1/28/2007 8:49 pm (et) Widow: I think that while in Richmond Hood was courting a Virginia belle, but she wasn't interested. Mary Chesnut wrote about it. So add a broken heart to the other injuries.

1/28/2007 8:49 pm (et) Basecat: BTW...I see the name Rosecrans, and still to this day I think of Coy. ;)

1/28/2007 8:49 pm (et) ks: Cleburne related question whenever anyone's ready to switch tracks...
I knew his proposal concerning blacks was shocking, but had not previously read that it was something kept secret from the public for over 30 years. Did I miss that in previous reads, or was this news to others as well?

1/28/2007 8:50 pm (et) Widow: Good observation, ole.

1/28/2007 8:50 pm (et) ks: Basecat, me too. :) As I read the Rosey comments I thought Coy should be here tonight and throughout the read.

1/28/2007 8:50 pm (et) Babs: Yes, Coy and I both had kinfolk in the Illinois 123rd.

1/28/2007 8:50 pm (et) mobile_96: Knew it for some time, found out when reading a bio on him.

1/28/2007 8:51 pm (et) Widow: Secret even after he was killed. Secret even after the war. Shows how touchy they were about it.

1/28/2007 8:51 pm (et) ole: Cleburne's indiscretion was the primary story. Many writers leave it at that and don't go on with the coverup.

1/28/2007 8:52 pm (et) ks: mobile, would that have been Stonewall of the West or some similar title?

1/28/2007 8:52 pm (et) Basecat: And as alluded to in the book probably ruined any chance for Cleburne to get promoted. General Walker had major influence with those in Richmond, IIRC.

1/28/2007 8:52 pm (et) amhistoryguy: Another passage that bothered me some, was the author's mention that Grant - "only days after arriving (Chattanooga) he had reopened the Union supply line. "Baldy" Smith had developed the plan for opening the "Cracker line" before Grant took command. All Grant did was to ok the implementing of Smith's plan. Smith opened the supply line, not Grant.

1/28/2007 8:52 pm (et) Widow: Jacobson couldn't find any evidence to prove that was why Cleburne was passed over, but he makes it clear that in his opinion that was probably the reason.

1/28/2007 8:52 pm (et) mobile_96: Plus I think it was covered in a book on the discussions in '65 about using blacks.

1/28/2007 8:53 pm (et) Basecat: amhg, and Rosey really came up with that idea first before Smith, but did not think it out as well as Smith did.

1/28/2007 8:53 pm (et) Widow: AHG, we are talking about a 16-page summary of the first two years or so. I agree that it was Smith's plan, not even Smith's actually, but some lower-level man.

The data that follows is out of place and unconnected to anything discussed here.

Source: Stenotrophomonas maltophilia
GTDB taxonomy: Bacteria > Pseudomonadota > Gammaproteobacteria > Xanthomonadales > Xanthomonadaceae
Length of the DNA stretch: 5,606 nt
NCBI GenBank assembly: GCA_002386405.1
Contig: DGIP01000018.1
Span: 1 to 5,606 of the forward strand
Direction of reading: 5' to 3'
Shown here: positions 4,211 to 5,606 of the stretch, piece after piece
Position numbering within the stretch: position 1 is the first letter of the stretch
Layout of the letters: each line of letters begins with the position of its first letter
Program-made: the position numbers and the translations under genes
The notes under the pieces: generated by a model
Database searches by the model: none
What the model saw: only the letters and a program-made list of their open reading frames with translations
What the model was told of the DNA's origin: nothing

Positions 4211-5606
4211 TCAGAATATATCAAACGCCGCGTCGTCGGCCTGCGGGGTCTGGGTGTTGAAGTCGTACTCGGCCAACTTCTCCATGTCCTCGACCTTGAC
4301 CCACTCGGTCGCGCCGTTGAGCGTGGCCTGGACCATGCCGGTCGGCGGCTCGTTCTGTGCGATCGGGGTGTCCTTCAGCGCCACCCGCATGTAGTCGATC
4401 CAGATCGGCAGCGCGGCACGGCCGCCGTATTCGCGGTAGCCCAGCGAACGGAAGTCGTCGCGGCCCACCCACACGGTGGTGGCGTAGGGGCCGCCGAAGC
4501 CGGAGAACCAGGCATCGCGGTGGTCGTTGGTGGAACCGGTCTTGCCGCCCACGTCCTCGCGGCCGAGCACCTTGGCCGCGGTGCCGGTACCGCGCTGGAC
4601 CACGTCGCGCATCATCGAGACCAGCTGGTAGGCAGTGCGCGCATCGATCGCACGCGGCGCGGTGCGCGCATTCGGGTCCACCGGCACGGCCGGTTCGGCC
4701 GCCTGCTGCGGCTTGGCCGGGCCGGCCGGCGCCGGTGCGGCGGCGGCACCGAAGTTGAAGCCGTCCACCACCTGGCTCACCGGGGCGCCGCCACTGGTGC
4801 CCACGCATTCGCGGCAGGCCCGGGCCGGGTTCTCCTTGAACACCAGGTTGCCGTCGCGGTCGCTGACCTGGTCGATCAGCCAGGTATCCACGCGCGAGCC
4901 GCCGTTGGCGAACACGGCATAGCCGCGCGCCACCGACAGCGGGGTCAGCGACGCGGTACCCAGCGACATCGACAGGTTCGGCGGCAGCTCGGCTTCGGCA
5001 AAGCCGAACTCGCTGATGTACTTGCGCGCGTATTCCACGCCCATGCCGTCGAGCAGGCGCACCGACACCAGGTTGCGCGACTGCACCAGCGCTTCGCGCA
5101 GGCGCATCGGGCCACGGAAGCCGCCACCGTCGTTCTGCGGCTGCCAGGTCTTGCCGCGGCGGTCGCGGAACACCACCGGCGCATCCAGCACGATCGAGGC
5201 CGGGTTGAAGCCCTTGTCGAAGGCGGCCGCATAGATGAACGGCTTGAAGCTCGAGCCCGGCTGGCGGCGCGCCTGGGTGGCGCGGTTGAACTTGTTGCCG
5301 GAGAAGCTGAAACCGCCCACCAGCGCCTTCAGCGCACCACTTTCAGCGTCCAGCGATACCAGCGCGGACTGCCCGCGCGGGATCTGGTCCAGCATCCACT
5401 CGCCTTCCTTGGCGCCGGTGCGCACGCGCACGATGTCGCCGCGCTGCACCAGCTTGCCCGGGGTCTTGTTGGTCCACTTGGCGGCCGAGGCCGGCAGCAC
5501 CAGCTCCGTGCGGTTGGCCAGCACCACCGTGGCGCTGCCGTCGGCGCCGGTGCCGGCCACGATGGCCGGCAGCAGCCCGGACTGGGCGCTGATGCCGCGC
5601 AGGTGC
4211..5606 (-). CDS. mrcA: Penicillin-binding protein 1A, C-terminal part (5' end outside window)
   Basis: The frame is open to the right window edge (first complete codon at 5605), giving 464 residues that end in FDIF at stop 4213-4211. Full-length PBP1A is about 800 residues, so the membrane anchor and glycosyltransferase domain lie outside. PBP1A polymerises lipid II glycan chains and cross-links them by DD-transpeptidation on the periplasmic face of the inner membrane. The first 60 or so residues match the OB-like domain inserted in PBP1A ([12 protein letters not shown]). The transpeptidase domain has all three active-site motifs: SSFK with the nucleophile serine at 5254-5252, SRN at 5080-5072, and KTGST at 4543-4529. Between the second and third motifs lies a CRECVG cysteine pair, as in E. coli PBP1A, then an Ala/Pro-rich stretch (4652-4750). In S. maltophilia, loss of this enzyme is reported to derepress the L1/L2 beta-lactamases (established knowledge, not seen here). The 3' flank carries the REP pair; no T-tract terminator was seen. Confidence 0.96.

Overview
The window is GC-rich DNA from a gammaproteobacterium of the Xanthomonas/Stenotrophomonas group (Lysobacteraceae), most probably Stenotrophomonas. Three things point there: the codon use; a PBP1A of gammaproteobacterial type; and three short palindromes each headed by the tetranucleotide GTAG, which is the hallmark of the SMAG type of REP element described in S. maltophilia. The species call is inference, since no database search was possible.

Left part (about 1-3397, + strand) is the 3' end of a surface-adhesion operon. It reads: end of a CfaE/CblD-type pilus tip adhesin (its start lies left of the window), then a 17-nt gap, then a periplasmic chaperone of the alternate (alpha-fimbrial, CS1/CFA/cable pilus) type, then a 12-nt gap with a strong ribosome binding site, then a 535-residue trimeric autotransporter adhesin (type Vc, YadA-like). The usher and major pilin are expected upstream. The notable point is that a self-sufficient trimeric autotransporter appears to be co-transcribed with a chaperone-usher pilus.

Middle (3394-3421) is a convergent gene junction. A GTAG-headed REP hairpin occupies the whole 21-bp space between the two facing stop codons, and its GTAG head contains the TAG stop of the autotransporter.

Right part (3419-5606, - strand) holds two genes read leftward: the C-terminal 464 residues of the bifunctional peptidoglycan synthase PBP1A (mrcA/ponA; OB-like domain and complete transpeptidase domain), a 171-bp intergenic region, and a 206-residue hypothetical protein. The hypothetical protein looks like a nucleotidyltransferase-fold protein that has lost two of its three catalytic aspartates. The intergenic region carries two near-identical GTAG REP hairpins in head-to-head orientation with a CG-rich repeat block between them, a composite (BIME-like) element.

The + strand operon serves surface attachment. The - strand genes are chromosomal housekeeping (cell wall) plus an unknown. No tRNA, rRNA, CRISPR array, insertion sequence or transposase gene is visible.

1/28/2007 8:53 pm (et) mobile_96: Same here amhg, seems every author keeps telling that story, they all must use Horn for a reference.

1/28/2007 8:54 pm (et) amhistoryguy: Grant doesn't need to be given credit for opening the supply line.

1/28/2007 8:54 pm (et) Widow: But to keep the narrative moving, I think it's OK to touch lightly on it. Grant was in command when the line opened, so that's sufficient.

1/28/2007 8:54 pm (et) mobile_96: Just like the Jackson Lemon story, they All quote Taylor's book, nothing else.

1/28/2007 8:55 pm (et) amhistoryguy: I've read a couple who get it right Mobile.

1/28/2007 8:55 pm (et) ole: Going along with Widow; sorry ahg.

1/28/2007 8:55 pm (et) ks: ahg, I swear you're channeling Joe Rose. *No disrespect inteded, Joe.* ;)

1/28/2007 8:55 pm (et) Basecat: ks...Stonewall of the West bio. of Cleburne by Craig Symonds, and one I have actually read..:)

1/28/2007 8:56 pm (et) Widow: From what I've read, Jackson should have been the Cleburne of the East.

1/28/2007 8:56 pm (et) ks: And does it mention the 30 year cover up as you recall, Base?

1/28/2007 8:56 pm (et) Basecat: ks..It does...and makes Robert E. Lee a part of the idea to keep it quiet as well.

1/28/2007 8:57 pm (et) Widow: Whew! That leads to a whole 'nother topic in itself!

1/28/2007 8:57 pm (et) amhistoryguy: Lincoln was commander in chief, but I would not give him credit for opening the supply line either.

1/28/2007 8:57 pm (et) ks: REL?? I'm more intrigued. Would like to read the book.

1/28/2007 8:57 pm (et) Babs: Do you think the cover up continued because he died?

1/28/2007 8:58 pm (et) ole: I'm guessing the original decision to keep it quiet was to spare Cleburne's reputation and possibly career.